The Royal families have been passing their extravagant regalia to their heirs and these expensive scepters and crowns known as British Crown Jewels have been stored in the tower of London for years as their legacy.
Kings and queens of England have stored crowns, robes, and other items of their ceremonial regalia at the Tower of London for over 600 years. Since the 1600s, the coronation regalia itself, commonly known as the 'Crown Jewels' have been protected at the Tower.
These are the 10 plush crown jewels which are so expensive that you will be amazed
Coronation Robes (1953), last worn by Queen Elizabeth II, In addition to the coronation gown, Hartnell also designed a plain white linen robe called a colobium sindonis, which initially covered the short-sleeved, low-neck gown. Attached to the shoulders was a crimson velvet mantle edged with ermine and featuring two rows of delicately embroidered gold lace and gold filigree. On the Coronation Day, the six maids of honour carried this robe behind the Queen.
A much lighter crown is worn by the monarch when he or she leaves Westminster Abbey, and at the annual State Opening of Parliament. The current Imperial State Crown was made in 1937 for George VI and is a virtual copy of the one made in 1838 for Queen Victoria, which had fallen into a poor state of repair, and had been made using gems from its own predecessor, the State Crown of George I. (8.1)
The Sovereign's Orb is a hollow gold sphere with a cross mounted on top. It is used in the coronation, and symbolises the Christian world and the monarch's role as head of the Church of England. The bands of jewels split the orb into three sections, representing the three continents known in medieval times, while the cross represents God.
The Sovereign’s Sceptre with Cross has been used at every coronation since Charles II’s in 1661. It was transformed in 1910 for George V by the addition of the spectacular Cullinan I diamond. This remains the largest top quality cut white diamond in the world, weighting in at 530.2 carats.
The Sovereign’s Sceptre with Dove (1661), also offered to the new monarch, is topped by an enamel dove with open wings perched on a cross to symbolise the Holy Ghost.
The jewelled sword of offering dates back to 1820 and the reign of King George IV. It cost £5,988 - £500,000 in today's money - and was paid for out of the King's privy purse. It is covered in 3,476 precious stones and the Damascus steel blade is decorated with the national flowers of England, Scotland and Ireland, roses, thistles and shamrocks.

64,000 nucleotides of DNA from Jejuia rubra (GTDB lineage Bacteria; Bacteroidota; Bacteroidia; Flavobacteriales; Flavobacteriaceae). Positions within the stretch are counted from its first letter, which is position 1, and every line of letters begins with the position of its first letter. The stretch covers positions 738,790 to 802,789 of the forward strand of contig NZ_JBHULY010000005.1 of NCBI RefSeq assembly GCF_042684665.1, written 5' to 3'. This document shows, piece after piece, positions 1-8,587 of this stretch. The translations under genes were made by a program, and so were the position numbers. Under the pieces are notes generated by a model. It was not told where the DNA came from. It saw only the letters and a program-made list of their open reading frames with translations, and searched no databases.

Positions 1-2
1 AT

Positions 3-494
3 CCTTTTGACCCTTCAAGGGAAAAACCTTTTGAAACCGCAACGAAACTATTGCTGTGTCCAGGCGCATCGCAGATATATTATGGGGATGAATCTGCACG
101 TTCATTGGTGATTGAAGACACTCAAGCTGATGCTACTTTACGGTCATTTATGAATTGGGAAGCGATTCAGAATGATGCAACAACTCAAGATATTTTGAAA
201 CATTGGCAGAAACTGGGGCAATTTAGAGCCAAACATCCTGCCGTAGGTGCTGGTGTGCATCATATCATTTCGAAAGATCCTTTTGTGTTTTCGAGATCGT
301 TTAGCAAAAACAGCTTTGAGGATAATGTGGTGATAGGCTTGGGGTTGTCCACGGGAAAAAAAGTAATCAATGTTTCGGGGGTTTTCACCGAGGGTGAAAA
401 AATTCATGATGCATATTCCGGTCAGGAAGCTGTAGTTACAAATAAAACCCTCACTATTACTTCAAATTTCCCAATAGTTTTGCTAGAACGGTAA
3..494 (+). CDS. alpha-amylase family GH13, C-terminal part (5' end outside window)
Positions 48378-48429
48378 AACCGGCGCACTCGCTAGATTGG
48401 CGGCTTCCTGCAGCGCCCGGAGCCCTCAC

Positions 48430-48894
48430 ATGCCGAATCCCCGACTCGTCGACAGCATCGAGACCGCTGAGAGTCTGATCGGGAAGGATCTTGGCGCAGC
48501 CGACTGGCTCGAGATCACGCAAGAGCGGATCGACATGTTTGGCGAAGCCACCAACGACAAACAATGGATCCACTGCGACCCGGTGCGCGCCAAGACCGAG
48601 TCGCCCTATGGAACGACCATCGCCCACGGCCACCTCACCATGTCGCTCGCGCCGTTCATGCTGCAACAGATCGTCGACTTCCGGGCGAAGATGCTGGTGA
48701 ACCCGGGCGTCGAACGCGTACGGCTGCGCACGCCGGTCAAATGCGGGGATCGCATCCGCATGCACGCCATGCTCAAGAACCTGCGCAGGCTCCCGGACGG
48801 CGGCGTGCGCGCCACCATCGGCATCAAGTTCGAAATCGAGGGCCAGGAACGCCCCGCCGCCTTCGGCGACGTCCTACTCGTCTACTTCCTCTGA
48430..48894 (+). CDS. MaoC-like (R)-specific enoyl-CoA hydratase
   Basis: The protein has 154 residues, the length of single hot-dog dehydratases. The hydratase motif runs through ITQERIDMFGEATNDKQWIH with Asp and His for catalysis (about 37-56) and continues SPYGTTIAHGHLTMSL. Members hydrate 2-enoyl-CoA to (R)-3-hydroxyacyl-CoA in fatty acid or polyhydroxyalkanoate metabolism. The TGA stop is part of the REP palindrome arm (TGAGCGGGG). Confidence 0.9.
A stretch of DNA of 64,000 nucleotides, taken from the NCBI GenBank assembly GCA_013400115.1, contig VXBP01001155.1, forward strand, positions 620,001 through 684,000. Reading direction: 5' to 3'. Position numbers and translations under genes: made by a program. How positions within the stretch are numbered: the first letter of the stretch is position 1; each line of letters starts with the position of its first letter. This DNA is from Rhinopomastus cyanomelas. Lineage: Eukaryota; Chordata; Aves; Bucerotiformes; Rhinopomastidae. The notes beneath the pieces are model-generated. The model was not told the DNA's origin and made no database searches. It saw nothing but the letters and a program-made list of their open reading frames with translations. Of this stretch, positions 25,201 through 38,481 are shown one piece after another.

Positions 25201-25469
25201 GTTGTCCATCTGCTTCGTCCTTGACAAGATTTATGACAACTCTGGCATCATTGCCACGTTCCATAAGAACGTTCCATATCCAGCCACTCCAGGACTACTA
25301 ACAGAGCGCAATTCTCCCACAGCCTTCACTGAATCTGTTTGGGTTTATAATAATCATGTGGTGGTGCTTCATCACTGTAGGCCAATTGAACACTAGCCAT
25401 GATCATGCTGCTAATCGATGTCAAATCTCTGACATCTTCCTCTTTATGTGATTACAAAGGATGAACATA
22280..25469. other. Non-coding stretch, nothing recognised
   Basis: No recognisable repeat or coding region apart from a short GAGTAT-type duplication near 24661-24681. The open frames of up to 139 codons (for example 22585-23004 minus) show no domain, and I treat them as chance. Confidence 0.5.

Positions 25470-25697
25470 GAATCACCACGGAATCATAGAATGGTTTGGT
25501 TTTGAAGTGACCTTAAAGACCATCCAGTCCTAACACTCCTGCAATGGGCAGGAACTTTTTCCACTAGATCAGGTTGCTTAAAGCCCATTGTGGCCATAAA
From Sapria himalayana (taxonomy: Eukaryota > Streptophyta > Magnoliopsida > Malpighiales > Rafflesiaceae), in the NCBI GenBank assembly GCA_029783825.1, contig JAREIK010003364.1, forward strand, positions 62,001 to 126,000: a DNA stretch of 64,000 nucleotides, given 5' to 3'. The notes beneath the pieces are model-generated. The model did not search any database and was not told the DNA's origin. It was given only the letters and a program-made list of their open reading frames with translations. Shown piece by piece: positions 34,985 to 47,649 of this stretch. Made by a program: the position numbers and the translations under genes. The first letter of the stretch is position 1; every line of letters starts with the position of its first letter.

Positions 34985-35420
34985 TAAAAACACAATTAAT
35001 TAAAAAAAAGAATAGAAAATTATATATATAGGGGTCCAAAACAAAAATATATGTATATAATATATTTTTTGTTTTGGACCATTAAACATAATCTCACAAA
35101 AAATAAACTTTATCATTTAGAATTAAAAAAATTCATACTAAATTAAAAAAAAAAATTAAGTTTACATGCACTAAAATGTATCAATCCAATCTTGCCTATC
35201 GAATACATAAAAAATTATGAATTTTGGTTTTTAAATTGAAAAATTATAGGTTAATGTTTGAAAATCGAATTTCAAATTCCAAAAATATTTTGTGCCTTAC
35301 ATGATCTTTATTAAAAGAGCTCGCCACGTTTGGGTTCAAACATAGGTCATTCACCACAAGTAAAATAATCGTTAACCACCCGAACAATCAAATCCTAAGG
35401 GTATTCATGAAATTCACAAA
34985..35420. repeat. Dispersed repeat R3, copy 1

In 1910 George V was crowned king in Great Britain, and soon made his desire known to be personally inaugurated as Emperor of India. The Imperial State Crown could not be taken out of Britain, so a splendid new crown was commissioned for the King to wear at the great ceremonial court known as the ‘Delhi Durbar’
This crown was made in 1937 for Queen Elizabeth, the wife and consort of George VI, for his coronation as king in 1937. It contains 2,800 diamonds - and most of the gemstones in it were already in the royal collection. Many of the diamonds were taken from Queen Victoria's Regal Circlet.
After King George's death she would be known as the Queen Mother, and she wore the crown again for the coronation of her daughter Queen Elizabeth II in 1937.
A few items survived Oliver Cromwell’s terrible meltdown. Three 17th-century swords escaped destruction, along with an 11th-century coronation spoon used in the anointing of the monarch with holy oil. The eagle-shaped Ampulla(1661) , which contains the fragrant holy oil used to anoint the new monarch.
The most important of all the Crown Jewels, the St Edward's Crown is solid gold and weighs 2040g. it is decorated with 444 precious and semi-precious stones. It was made in 1661 for the coronation of Charles II, after the previous medieval crown was melted down by Parliamentarians in 1649 during the Civil War.
The crown is used for the formal coronation of monarchs, and was worn briefly by the Queen when she was crowned in 1953.
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